Google made life a lot easier when it added the ability to include links to Drive documents within Gmail, and now Dropbox is offering the same feature for its service… if you’re running Chrome.
Dropbox recently released a Chrome extension—currently in open beta—that adds a Dropbox icon in your Gmail compose window for easily adding sharing links to Dropbox files in email.
Here’s how it works.
First, snag the Dropbox for Gmail (Beta) extension from the Chrome Web Store. You won’t see an icon pop-up in your browser window once you install this extension as it doesn’t require an interface outside of Gmail.
Next, just open up Gmail and click the Compose button. At the bottom of the new message window you should see a Dropbox icon next to the Send button.
Click on it and a new window will appear in Gmail. If it prompts you to do so you may have to sign-in, but most users should be able to start using the extension right away.
With the new window open, you are free to choose whatever files you want to add to your email. Dropbox breaks down your files into three sections: recent files, all your files (called Files) and your photos. The extension doesn’t allow you to share links to folders, only single files.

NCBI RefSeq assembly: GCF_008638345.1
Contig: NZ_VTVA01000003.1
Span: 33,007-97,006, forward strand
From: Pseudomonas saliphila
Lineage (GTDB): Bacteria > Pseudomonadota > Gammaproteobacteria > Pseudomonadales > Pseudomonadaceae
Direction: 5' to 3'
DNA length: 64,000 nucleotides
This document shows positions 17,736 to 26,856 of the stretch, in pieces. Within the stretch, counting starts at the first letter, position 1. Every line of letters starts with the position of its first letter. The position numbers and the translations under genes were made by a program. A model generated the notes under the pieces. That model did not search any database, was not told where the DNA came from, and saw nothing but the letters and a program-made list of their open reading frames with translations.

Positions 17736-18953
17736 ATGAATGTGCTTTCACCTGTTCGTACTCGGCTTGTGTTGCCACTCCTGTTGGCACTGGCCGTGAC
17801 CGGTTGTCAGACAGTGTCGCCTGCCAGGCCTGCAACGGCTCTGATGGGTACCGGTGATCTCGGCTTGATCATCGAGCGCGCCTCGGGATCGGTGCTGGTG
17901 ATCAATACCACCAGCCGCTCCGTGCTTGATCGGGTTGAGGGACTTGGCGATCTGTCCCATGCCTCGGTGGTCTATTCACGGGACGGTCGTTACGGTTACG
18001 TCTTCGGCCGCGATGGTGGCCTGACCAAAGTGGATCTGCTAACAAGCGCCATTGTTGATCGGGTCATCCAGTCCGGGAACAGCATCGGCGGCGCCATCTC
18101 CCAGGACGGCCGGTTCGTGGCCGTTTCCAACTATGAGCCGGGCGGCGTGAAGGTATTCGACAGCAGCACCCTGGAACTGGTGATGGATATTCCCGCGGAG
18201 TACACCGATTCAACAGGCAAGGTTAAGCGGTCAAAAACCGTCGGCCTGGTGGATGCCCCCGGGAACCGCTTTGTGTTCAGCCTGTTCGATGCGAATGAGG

Once you find the file you want, click on it, and then click the Insert link button. A link to your file will then be added to your email message. If your recipient is also using Gmail they will see options to download the linked files to their desktop or save them to Dropbox. Users of other email programs (such as Outlook.com) will have to view the files on Dropbox.com before taking action.
In my tests, email messages sent with Dropbox links took a little longer than usual to reach their recipient. But that may be just an issue with the beta version of this extension that will hopefully improve over time.
Nevertheless, for hard core Dropbox and Gmail fans this is a great extension to merge the two services into one productive package.
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Ian is an independent writer based in Israel who has never met a tech subject he didn't like. He primarily covers Windows, PC and gaming hardware, video and music streaming services, social networks, and browsers. When he's not covering the news he's working on how-to tips for PC users, or tuning his eGPU setup.
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